HUNDREDS OF properties along the banks of the River Shannon are at risk of flooding after a period of heavy rainfall.
The Shannon, which is the longest river in Ireland, stretches 224 miles (360km) from Limerick to Leitrim, and flows through a total of 11 counties.
Yesterday, a Status Yellow rainfall warning was issued for 16 counties, with Met Éireann warning that "as the ground is saturated at the moment and river levels are elevated" there was a high chance of "localised surface and river flooding".
Despite local authorities from Limerick to Cavan being on high alert and implementing preventative measures such as flood barriers, sandbags and water pumps, the rainfall overnight has led to serious flooding, with some residents evacuated from their homes in County Clare.
Flooding below O'Briensbridge towards Clonlara. The ESB are now releasing 287 tonnes of water per second from Parteen Weir (top right above the town) #rivershannon #flood #shannon #ireland #flooding @rtenews @Limerick_Leader @limerickpost pic.twitter.com/HGWz0jIxM8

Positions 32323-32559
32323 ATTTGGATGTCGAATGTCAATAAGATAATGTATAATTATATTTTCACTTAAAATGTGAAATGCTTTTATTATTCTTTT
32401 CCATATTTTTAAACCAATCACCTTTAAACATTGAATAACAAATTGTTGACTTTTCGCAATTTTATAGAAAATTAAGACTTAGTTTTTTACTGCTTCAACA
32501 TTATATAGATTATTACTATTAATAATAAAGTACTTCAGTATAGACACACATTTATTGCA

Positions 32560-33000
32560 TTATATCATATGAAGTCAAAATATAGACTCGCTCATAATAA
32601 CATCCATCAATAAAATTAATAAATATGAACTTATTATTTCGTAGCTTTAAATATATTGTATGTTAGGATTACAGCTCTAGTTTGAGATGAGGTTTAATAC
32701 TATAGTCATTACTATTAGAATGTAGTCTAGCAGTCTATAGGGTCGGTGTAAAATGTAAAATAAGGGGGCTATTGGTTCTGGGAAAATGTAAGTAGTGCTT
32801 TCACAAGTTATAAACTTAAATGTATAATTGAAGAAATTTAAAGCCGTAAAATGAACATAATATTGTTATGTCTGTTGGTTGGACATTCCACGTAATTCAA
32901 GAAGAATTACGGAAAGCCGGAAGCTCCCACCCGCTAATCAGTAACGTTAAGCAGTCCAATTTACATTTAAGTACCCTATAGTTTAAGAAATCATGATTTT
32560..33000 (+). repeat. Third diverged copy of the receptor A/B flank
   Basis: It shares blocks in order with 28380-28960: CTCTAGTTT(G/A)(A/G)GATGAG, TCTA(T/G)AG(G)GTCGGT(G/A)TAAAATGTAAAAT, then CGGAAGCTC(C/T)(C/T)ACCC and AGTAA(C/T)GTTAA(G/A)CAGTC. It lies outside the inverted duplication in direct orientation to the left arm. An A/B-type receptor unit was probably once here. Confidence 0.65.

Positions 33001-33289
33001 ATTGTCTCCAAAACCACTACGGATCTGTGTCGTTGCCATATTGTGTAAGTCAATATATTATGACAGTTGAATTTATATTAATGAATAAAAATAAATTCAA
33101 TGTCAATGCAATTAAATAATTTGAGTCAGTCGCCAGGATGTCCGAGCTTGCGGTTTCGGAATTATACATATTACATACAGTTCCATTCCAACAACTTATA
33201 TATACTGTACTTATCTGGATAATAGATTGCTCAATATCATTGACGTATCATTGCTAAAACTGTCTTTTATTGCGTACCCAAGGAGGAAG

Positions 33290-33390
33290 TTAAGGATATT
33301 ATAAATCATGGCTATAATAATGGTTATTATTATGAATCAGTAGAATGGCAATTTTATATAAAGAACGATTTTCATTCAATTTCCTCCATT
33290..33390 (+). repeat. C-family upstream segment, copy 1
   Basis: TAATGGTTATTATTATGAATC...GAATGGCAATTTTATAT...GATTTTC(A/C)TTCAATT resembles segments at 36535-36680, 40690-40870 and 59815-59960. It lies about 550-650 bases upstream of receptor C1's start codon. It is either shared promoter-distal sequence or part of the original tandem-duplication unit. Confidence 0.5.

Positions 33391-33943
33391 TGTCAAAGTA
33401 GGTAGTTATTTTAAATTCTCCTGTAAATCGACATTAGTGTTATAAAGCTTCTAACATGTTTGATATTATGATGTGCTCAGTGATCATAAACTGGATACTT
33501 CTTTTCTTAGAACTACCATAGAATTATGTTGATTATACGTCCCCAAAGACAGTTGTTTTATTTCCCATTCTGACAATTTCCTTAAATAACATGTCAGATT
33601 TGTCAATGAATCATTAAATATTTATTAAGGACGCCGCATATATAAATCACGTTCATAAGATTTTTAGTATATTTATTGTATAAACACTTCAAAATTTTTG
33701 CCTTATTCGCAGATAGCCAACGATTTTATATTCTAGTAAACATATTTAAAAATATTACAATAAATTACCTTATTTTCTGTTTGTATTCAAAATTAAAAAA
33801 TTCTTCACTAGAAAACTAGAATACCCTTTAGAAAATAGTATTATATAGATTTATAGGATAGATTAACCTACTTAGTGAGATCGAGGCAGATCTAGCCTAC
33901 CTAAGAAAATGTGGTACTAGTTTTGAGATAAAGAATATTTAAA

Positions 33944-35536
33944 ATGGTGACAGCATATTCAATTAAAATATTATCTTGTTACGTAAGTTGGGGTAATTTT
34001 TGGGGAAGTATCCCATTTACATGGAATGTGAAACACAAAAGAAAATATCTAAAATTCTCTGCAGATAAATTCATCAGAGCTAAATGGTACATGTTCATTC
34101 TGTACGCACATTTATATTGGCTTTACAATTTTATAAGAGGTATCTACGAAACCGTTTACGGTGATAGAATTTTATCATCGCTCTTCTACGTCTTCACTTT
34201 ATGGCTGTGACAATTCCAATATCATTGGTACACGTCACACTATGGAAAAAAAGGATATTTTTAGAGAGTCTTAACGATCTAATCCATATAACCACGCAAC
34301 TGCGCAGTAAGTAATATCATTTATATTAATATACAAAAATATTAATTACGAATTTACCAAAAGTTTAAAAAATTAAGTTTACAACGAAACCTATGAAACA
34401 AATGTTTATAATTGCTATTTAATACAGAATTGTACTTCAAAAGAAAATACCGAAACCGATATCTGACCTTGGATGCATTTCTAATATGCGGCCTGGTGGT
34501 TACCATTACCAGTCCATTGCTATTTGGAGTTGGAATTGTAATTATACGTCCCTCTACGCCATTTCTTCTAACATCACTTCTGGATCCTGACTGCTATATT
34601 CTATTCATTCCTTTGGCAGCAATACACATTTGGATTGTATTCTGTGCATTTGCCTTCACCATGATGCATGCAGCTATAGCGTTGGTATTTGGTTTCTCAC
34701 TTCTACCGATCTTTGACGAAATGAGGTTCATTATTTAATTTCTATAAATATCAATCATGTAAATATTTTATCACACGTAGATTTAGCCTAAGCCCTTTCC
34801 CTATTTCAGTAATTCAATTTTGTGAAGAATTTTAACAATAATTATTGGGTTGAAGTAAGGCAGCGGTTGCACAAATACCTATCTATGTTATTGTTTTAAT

— Arc Imaging (@ArcImaging) February 23, 2020
The Springfield, Clonlara, Co Clare region is a black spot for flooding, with the area last being devastated by floods in 2016.
Local residents Joe and Geraldine Quinlivan built a sandbag trench around their bungalow in an attempt to keep the water back, and have said "it's bringing back hell again".
"Politicians just don't seem to care," Joe Quinlivan told The Journal. "You’ll get the politicians here when the media arrive, and when they get their faces on the papers and on the television, they go away after that, and that’s what they have been doing since 1995.”
In 2016, the couple spent seven weeks pumping floodwater back from their home.
“It’s not good enough we are putting up with this and living with this threat every year,” Geraldine Quinlivan told The Journal.
“This is not an acceptable way to live, we can’t cope with this physically or mentally anymore.”
The town of Athlone in Westmeath was one of the worst affected, with drone footage showing the extent of the devastation.
— Andrew Byrne (@andrew_byrne_) February 21, 2020
Though the Status Yellow warning has passed, the rain shows no signs of stopping, with rainfall predicted for Limerick for six of the next seven days.